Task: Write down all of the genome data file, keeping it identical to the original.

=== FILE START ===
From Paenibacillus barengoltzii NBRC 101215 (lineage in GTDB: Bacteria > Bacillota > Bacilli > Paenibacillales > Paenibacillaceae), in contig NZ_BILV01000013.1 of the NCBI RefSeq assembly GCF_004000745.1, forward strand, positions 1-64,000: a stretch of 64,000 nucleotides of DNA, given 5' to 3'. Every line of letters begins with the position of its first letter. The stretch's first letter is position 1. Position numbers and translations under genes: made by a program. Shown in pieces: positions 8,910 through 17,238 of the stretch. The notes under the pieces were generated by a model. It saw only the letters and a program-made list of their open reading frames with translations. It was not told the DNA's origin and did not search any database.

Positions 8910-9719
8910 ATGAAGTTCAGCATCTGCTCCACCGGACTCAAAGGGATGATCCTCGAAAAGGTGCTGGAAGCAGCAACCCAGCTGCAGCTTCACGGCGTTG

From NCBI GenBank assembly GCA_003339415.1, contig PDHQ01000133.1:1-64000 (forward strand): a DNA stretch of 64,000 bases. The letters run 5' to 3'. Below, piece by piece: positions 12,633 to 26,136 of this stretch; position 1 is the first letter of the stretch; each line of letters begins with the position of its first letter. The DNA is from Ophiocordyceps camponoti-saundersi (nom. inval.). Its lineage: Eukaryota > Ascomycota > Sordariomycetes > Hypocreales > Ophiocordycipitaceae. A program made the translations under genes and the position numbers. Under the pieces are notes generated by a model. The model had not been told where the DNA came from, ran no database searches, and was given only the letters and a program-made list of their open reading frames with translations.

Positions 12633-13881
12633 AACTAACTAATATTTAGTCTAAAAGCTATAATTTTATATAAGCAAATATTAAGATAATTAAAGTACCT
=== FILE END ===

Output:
From Paenibacillus barengoltzii NBRC 101215 (lineage in GTDB: Bacteria > Bacillota > Bacilli > Paenibacillales > Paenibacillaceae), in contig NZ_BILV01000013.1 of the NCBI RefSeq assembly GCF_004000745.1, forward strand, positions 1-64,000: a stretch of 64,000 nucleotides of DNA, given 5' to 3'. Every line of letters begins with the position of its first letter. The stretch's first letter is position 1. Position numbers and translations under genes: made by a program. Shown in pieces: positions 8,910 through 17,238 of the stretch. The notes under the pieces were generated by a model. It saw only the letters and a program-made list of their open reading frames with translations. It was not told the DNA's origin and did not search any database.

Positions 8910-9719
8910 ATGAAGTTCAGCATCTGCTCCACCGGACTCAAAGGGATGATCCTCGAAAAGGTGCTGGAAGCAGCAACCCAGCTGCAGCTTCACGGCGTTG

From NCBI GenBank assembly GCA_003339415.1, contig PDHQ01000133.1:1-64000 (forward strand): a DNA stretch of 64,000 bases. The letters run 5' to 3'. Below, piece by piece: positions 12,633 to 26,136 of this stretch; position 1 is the first letter of the stretch; each line of letters begins with the position of its first letter. The DNA is from Ophiocordyceps camponoti-saundersi (nom. inval.). Its lineage: Eukaryota > Ascomycota > Sordariomycetes > Hypocreales > Ophiocordycipitaceae. A program made the translations under genes and the position numbers. Under the pieces are notes generated by a model. The model had not been told where the DNA came from, ran no database searches, and was given only the letters and a program-made list of their open reading frames with translations.

Positions 12633-13881
12633 AACTAACTAATATTTAGTCTAAAAGCTATAATTTTATATAAGCAAATATTAAGATAATTAAAGTACCT